Today it is my absolute pleasure to be taking part in the blog tour for Perfect Crime, the latest book in the ‘Perfect’ series by Helen Fields. I am a huge fan of this series and am always excited to see what DI Luc Callanach is up to now. A big thank you to Sabah Khan for inviting me to join the tour and to publisher Avon for providing an advance copy of the book for review. Here is what it’s all about:
About the Book
Your darkest moment is your most vulnerable…
Stephen Berry is about to jump off a bridge until a suicide prevention counsellor stops him. A week later, Stephen is dead. Found at the bottom of a cliff, DI Luc Callanach and DCI Ava Turner are drafted in to investigate whether he jumped or whether he was pushed…
As they dig deeper, more would-be suicides roll in: a woman found dead in a bath; a man violently electrocuted. But these are carefully curated deaths – nothing like the impulsive suicide attempts they’ve been made out to be.
Little do Callanach and Turner know how close their perpetrator is as, across Edinburgh, a violent and psychopathic killer gains more confidence with every life he takes…
An unstoppable crime thriller from the #1 bestseller. The perfect read for fans of Karin Slaughter and M. J. Arlidge.
I was late coming to this series but the moment I started reading I raced to catch up. There is a real darkness in the stories, which I love, and with two brilliant protagonists in DI Luc Callanach and DCI Ava Turner, what is not to love?
This time the story sees Luc Callanach and Ava called to the scene of what could easily be an accidental death or potentially suicide. The victim in question had only recently been stopped from jumping into the Forth, so it is not entirely unlikely that he had chosen to try again, this time succeeding where he had previously failed. And yet something doesn’t seem quite right to Ava, even more so when a small anomaly is spotted during the post mortem. When another previously suicidal victim is found dead, this time in circumstances which brook no argument over whether the death is murder, it falls to Ava and the team to stop a brutal killer before they claim more lives. However … they are a man down. This time Luc has troubles of his own as events from his mother’s past come back to haunt him.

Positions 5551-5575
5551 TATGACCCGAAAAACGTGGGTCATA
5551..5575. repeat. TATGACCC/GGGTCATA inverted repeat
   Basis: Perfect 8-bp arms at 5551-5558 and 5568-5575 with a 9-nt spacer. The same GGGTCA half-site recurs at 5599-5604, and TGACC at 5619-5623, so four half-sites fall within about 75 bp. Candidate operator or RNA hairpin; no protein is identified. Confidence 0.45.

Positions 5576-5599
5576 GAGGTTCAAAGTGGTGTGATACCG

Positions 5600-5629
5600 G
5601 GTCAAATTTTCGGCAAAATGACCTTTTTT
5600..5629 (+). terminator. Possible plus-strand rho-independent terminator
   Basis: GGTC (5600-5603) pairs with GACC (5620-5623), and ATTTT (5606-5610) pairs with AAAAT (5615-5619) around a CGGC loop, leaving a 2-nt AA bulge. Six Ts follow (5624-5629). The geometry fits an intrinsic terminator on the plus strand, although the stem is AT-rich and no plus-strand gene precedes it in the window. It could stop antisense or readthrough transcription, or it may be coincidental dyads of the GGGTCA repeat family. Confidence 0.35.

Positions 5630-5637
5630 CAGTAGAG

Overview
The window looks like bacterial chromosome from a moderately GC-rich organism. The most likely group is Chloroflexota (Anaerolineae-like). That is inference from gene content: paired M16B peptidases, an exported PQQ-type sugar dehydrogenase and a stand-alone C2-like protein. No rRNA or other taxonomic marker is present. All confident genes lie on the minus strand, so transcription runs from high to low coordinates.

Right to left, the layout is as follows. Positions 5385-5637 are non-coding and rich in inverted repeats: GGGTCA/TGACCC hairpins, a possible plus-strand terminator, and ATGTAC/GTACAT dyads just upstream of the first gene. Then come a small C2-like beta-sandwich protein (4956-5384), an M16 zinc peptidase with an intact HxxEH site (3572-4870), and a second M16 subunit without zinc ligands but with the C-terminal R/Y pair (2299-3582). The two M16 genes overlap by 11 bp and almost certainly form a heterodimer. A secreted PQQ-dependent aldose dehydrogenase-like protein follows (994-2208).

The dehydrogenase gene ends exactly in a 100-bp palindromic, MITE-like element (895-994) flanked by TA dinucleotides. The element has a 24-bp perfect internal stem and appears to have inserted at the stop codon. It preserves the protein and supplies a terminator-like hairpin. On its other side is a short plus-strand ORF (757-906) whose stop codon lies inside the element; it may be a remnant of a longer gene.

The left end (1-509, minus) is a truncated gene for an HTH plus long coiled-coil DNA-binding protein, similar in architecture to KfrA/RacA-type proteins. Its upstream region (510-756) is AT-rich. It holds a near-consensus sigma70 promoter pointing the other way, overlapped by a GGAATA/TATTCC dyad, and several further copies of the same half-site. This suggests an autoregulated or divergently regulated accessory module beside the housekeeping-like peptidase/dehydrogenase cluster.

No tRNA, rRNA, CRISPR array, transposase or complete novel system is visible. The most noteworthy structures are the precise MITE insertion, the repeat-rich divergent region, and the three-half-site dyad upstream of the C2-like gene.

Be in no doubt that the themes in this book are quite dark. Whilst dealing very sensitively with the subject of suicide, the victims’ deaths are far from peaceful, and there is no sense that they are escaping pain, more being subjected to it on a truly torturous scale. They are not graphically described, we are not there are the point of death so to speak, but enough description is given to leave you as a reader in no doubt as to what has occurred. Nothing less than I’d expect from this series which has never shied away from exploring the darker side of Edinburgh life.
Added into the tension of the investigation you have a parallel murder enquiry, led by newcomer to the team, but not to the reader, Pax Graham. This case is very personal to Luc Callanach, and sees him as one of the key suspects putting him in a truly precarious position both with his job and with Ava. and speaking of Ava, the obvious chemistry between her and Callanach is off the charts in Perfect Crime, and will drive fans of the series mad. It was never going to be easy between those two, despite everything, but another mistake from Callanach’s past is going to jump up and bite him leaving some very frustrated, but excited, readers I suspect.